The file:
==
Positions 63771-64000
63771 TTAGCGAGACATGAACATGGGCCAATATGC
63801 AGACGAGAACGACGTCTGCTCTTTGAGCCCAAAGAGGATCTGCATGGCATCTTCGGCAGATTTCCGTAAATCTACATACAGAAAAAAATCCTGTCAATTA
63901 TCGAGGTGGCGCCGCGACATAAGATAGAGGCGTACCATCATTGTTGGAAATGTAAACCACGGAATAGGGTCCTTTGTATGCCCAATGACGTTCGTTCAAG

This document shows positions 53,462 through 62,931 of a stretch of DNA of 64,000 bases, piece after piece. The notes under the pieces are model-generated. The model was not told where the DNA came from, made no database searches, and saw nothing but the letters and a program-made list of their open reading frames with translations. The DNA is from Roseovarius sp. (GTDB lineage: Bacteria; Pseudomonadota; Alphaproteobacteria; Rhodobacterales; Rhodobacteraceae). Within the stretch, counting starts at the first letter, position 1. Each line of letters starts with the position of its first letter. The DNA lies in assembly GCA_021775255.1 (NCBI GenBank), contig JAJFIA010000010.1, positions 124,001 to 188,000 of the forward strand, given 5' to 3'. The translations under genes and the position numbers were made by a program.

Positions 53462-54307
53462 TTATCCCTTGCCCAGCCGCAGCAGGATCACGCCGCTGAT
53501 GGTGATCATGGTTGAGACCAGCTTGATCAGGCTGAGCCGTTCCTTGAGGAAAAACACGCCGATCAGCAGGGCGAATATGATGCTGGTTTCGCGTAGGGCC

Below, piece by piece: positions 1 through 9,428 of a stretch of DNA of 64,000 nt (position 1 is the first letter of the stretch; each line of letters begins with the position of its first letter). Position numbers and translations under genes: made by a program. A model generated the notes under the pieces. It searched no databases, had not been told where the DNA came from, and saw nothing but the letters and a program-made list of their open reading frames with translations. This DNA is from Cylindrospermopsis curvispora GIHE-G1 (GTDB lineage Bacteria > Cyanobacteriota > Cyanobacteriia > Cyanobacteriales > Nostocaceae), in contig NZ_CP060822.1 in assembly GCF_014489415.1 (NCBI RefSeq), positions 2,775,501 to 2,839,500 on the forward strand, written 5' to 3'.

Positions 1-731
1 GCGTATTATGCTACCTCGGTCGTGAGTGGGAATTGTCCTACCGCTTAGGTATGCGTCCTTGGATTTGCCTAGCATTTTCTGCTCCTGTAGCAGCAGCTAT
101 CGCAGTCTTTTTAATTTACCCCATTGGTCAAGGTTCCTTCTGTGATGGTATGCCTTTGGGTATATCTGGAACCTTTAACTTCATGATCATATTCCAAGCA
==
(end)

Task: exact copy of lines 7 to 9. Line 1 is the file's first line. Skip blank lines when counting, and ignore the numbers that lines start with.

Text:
53462 TTATCCCTTGCCCAGCCGCAGCAGGATCACGCCGCTGAT
53501 GGTGATCATGGTTGAGACCAGCTTGATCAGGCTGAGCCGTTCCTTGAGGAAAAACACGCCGATCAGCAGGGCGAATATGATGCTGGTTTCGCGTAGGGCC

Below, piece by piece: positions 1 through 9,428 of a stretch of DNA of 64,000 nt (position 1 is the first letter of the stretch; each line of letters begins with the position of its first letter). Position numbers and translations under genes: made by a program. A model generated the notes under the pieces. It searched no databases, had not been told where the DNA came from, and saw nothing but the letters and a program-made list of their open reading frames with translations. This DNA is from Cylindrospermopsis curvispora GIHE-G1 (GTDB lineage Bacteria > Cyanobacteriota > Cyanobacteriia > Cyanobacteriales > Nostocaceae), in contig NZ_CP060822.1 in assembly GCF_014489415.1 (NCBI RefSeq), positions 2,775,501 to 2,839,500 on the forward strand, written 5' to 3'.